Last night I walked across the street from my office and met up with a friend who'd just lost his job. We settled in the quieter room of a bar, but as we sat, more and more twenty-something and thirty-something professional types moved in, talking audibly about politics. One of these people walked over to us after "Wheel of Fortune" ended, explaining what was up.
"We're having a vote-against-Bristol party," said Jim McBride , the man behind the event. "In about half an hour we're going to put Dancing With the Stars on and vote for Jennifer Grey."
McBride explained that he was with a pro-"Obama movement" group, in the process of rebranding itself as a group of young progressives. This filled me with cliched ideas about what it meant that progressives, in the middle of a lame duck session of Congress run by Democrats, were training their fire on the Palin family's attempt to earn something or other from a reality show whose ejected contestants included faded R&B stars and a man on an MTV show most famous for pulling up his shirt to reveal his abdominal muscles. But, like I said -- cliched. Who cared?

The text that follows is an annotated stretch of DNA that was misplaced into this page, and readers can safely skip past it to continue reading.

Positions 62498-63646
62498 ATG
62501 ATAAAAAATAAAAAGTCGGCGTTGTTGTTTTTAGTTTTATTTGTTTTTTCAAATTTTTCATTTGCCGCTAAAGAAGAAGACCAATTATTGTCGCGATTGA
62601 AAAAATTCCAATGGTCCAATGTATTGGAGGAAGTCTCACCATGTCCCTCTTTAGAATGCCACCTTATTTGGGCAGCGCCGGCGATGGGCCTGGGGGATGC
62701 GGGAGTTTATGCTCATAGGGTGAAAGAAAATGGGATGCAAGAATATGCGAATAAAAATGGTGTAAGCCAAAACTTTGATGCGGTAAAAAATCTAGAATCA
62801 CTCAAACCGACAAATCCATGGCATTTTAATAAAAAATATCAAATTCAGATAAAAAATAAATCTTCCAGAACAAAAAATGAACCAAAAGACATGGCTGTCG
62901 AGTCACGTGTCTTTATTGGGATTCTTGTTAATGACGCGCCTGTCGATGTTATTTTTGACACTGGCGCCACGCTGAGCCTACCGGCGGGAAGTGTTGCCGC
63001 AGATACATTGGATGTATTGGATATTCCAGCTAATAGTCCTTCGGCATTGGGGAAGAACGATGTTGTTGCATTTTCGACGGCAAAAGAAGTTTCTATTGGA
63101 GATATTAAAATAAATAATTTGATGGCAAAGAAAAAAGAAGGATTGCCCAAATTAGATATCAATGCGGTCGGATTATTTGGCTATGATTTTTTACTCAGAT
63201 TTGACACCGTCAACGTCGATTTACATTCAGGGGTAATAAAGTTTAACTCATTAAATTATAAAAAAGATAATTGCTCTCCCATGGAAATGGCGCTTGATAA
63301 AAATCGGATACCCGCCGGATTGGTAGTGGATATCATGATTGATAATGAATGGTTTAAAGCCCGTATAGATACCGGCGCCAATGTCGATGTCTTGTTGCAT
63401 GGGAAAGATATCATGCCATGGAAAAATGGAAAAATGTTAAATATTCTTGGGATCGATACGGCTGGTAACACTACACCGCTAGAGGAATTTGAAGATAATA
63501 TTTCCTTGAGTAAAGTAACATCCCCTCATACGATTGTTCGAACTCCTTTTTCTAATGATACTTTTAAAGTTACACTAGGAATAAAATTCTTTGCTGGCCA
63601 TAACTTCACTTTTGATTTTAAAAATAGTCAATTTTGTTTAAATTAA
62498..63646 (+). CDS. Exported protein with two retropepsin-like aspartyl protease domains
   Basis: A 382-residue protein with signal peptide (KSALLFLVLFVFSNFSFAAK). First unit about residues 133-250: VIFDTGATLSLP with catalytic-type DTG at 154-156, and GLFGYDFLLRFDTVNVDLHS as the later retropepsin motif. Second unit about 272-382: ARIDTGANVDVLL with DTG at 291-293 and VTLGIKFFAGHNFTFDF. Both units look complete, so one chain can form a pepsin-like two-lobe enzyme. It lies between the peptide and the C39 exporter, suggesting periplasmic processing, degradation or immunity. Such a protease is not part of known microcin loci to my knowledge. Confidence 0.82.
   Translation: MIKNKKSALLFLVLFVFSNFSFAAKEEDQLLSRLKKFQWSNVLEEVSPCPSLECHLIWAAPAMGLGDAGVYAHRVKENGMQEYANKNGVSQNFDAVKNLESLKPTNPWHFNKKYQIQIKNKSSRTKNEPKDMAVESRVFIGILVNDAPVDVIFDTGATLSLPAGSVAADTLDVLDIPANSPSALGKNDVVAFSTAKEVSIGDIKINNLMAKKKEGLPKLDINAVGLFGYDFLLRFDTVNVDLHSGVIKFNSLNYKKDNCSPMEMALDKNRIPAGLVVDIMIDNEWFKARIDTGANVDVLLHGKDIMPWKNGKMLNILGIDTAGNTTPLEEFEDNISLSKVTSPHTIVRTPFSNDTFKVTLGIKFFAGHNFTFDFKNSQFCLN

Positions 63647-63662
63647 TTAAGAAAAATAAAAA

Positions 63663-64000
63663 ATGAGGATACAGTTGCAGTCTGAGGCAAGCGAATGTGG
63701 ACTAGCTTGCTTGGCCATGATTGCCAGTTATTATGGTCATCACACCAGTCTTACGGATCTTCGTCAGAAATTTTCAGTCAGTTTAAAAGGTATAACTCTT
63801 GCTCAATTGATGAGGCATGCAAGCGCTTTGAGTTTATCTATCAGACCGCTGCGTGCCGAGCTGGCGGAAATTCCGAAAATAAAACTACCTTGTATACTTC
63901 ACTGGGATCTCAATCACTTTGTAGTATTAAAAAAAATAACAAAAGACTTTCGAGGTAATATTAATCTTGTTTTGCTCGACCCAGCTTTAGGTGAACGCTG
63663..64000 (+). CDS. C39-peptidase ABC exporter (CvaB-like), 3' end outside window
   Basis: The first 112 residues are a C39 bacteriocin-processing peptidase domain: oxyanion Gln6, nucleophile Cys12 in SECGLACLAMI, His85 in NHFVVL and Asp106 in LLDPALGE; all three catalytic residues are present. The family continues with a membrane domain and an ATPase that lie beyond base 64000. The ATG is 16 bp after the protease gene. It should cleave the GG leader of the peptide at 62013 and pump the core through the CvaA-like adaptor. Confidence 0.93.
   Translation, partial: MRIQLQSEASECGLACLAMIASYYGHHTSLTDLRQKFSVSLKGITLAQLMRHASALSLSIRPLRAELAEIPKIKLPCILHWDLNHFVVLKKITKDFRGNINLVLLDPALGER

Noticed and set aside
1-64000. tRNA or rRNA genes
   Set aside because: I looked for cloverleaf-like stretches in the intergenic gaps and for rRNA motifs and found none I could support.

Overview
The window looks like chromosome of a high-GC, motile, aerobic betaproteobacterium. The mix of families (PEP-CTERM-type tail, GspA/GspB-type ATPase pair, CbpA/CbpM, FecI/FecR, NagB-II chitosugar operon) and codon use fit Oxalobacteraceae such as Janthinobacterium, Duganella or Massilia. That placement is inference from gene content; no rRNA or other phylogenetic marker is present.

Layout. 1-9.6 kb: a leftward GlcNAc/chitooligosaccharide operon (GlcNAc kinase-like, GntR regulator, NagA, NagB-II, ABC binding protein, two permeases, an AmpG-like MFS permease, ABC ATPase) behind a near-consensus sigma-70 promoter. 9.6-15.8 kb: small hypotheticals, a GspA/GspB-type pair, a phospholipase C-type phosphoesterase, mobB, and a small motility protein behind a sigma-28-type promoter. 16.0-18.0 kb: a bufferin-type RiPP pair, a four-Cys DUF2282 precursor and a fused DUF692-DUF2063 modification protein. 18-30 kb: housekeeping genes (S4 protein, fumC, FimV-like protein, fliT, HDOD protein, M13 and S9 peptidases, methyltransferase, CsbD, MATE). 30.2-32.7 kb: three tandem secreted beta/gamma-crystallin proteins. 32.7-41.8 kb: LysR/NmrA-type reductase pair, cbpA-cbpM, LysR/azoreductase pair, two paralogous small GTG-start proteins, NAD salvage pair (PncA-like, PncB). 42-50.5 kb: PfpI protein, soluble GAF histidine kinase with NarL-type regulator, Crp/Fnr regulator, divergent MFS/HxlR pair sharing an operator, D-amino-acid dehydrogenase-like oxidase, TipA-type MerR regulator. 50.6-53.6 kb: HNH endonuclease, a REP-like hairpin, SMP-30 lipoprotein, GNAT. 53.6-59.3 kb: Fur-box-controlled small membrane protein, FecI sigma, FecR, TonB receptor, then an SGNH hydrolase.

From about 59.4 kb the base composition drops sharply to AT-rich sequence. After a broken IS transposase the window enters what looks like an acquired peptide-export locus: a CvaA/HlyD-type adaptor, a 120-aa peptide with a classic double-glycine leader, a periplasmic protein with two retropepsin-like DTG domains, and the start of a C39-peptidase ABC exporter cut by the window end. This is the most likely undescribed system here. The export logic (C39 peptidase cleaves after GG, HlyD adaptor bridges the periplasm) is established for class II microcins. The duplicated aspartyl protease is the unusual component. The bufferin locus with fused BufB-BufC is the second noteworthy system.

The local media cared. On the way out, a local news channel interviewed McBride and another anti-Bristol shock trooper about their project/publicity stunt. McBride explained that he had already voted for Grey via text message, three times. "I think that merit should win," he said. "Merit didn't win in the midterms; Democrats didn't credit for everything they did."
I left the bar, thinking that Bristolmania had surely just peaked. Then I read this .
Fifty-four percent of Americans think Sarah Palin's daughter Bristol is one of the finalists on ABC's competition series "Dancing With the Stars" because of large-scale voting by viewers who support her mother, according to a poll conducted by The Washington Post and ABC News.